Our base cabinets are all installed, including the one that the husband had to build for the dishwasher.
We have all the wall cabinets built. This took us as a family, working in assembly line fashion, less than two hours.
The boys have really been very helpful throughout this whole process.
Next time, I will have to tell you more about the Countertop Saga. Like I said, no kitchen renovation happens without hitches. In our case, it seems that every part has to have some sort of obstacle. Stay tuned.
After last week’s transformation, I was in high hopes that we would be able to install the cabinets and by now be waiting for our countertops to be installed. Cabinet installation turns out to be harder and more time consuming than I had originally estimated, especially when things don’t go quite as planned.
The first sign that things were not going to according to my schedule was that our brand new refrigerator arrived with a big dent on the side. Now, if it had been the side facing the wall, we would not have cared, but it was on the side that would have been in full view of anyone coming into the kitchen. So, we had to refuse it.
Next, we had to install the sink cabinet so that the electrician could come and finish his work. However, in order to install the sink cabinet, we had to install the corner cabinet. Everything looks installed in this photo, but it is not.
Ikea cabinets are installed using a rail system, which is supposed to make it easy to level your cabinets and line them up just so.
That all works great if your walls are perfectly straight and at 90 degree angles to each other. Now, our plasterer did a fantastic job. These walls were as straight as they were going to get with the shape they were in before he began. However, there are still slight variations in the wall that made lining everything up a bit more challenging. Just hanging and leveling those two cabinets took an entire evening.
And then there was a cabinet we were trying to modify. We have an extra 6 inches of space to use up between the corner cabinet and the oven. Now, most people would just move the oven next to the corner cabinet and make the cabinet to the right of the oven a little wider. However, we wanted a little bit more space to the left of the oven. Before, when there was only the corner cabinet there, the space to the left of the stover felt cramped and difficult to use. If we had a little more counter there, it would make working at the stove easier. So, we decided we would try to modify a base cabinet to fit that 6 inch space. However, as often happens when DIYing, we were just winging it and made a mistake in cutting which made it impossible to build that cabinet.
At that point, I think we both realized that we were not going to make our Monday deadline of having all cabinets installed and leveled. We had family arriving the next day for a little spring break visit and we were exhausted, mentally and physically. So, we decided it would be wise to push back our schedule a week.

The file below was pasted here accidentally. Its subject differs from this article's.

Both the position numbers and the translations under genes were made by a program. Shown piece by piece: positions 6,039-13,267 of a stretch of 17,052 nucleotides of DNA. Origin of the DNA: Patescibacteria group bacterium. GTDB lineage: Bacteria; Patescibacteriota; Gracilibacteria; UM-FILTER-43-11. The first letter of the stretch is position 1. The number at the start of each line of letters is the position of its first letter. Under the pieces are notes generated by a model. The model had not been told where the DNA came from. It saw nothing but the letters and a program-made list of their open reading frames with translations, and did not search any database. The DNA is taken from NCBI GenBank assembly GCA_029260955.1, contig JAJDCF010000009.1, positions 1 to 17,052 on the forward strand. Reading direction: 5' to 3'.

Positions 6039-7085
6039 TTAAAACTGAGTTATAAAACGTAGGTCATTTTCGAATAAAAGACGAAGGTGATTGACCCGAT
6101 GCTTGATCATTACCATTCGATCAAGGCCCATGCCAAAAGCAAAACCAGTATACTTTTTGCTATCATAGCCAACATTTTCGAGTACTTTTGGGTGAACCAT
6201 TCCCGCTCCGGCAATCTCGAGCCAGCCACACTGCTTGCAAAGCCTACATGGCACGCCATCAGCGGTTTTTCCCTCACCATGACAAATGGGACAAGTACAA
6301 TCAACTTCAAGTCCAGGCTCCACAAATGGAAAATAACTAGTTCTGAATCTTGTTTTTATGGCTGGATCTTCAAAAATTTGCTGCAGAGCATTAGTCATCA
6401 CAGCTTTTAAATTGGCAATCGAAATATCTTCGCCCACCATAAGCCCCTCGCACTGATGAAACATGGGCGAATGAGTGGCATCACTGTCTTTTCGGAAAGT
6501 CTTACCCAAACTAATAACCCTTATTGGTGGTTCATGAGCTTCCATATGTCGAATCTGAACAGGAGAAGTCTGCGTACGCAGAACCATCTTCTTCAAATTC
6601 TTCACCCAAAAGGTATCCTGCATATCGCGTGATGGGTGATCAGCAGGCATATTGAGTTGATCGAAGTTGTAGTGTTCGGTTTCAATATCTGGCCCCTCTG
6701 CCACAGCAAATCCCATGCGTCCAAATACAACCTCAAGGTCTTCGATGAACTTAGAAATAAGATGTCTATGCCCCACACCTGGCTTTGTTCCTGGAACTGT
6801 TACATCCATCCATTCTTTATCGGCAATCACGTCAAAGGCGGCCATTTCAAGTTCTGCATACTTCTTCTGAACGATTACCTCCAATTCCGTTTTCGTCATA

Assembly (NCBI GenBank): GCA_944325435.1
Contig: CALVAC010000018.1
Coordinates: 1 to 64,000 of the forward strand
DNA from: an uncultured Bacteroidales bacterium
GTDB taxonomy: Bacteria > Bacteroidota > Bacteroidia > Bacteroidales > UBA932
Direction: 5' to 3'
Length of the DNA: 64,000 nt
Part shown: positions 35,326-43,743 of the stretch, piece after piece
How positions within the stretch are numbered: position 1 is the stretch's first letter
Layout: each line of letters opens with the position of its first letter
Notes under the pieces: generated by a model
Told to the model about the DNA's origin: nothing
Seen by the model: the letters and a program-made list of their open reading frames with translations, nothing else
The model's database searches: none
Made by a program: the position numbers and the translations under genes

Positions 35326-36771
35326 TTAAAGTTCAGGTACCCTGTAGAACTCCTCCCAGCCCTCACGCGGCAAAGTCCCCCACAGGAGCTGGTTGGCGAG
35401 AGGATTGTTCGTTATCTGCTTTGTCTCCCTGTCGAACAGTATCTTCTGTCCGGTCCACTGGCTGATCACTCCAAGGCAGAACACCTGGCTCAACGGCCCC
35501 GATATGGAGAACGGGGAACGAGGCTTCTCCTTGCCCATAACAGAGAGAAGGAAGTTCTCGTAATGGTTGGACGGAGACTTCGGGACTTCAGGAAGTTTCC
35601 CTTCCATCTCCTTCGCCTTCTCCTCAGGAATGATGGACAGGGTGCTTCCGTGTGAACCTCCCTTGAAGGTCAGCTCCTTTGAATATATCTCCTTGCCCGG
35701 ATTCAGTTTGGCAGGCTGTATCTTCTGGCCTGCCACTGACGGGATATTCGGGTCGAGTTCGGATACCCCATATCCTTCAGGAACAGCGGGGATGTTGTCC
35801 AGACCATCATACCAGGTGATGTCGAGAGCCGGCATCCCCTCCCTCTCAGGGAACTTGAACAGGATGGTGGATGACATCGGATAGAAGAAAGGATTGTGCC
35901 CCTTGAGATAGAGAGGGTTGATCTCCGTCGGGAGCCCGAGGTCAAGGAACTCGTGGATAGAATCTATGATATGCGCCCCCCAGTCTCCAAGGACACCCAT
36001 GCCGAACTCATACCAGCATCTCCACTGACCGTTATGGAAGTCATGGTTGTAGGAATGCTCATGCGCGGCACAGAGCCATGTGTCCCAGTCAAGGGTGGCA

Which turned out to be a good choice, because the next day I discovered that the outlet in the wall that was supposed to be for the microwave hood had been installed at the wrong height.
Ikea cabinets are limited in the size ranges they offer. For wall cabinets, they only come in 15, 20, 30, or 40 inch heights. If we wanted our cabinets to go up to the ceiling, which we did (wouldn’t you?), we needed to have that outlet fully above one of those pieces of tape on the wall. As you can see, it would not fit in neither the 15 or 20 inch cabinet.
Thankfully, the electrician we hired has a satisfaction guarantee and warrantees his work for up to a year afterwards, no questions asked. He came the same day and moved the outlet. I was sad to have our pretty wall blemished, but it will be covered up by the microhood once it is installed.
At this point, we took a couple of days off to enjoy time with the husband’s sister and her two delightful daughters. It was really nice to have a break from working on the kitchen and a little time to ruminate on next steps. In the meantime, our new refrigerator, sans dents arrived and boy is it big!
After another trip to Ikea to buy some more things to make the 6 inch cabinet and also to buy the wall cabinets, we were ready to start working again. The husband carefully cut the pieces.
And then joined them together.
It did take a little adjusting, but we finally got it to fit and be level with other cabinets.
We still have a long way to go before we’re done. There are at least 16 more cabinets to install and a new deadline of this coming Monday for the base cabinets. Stay tuned!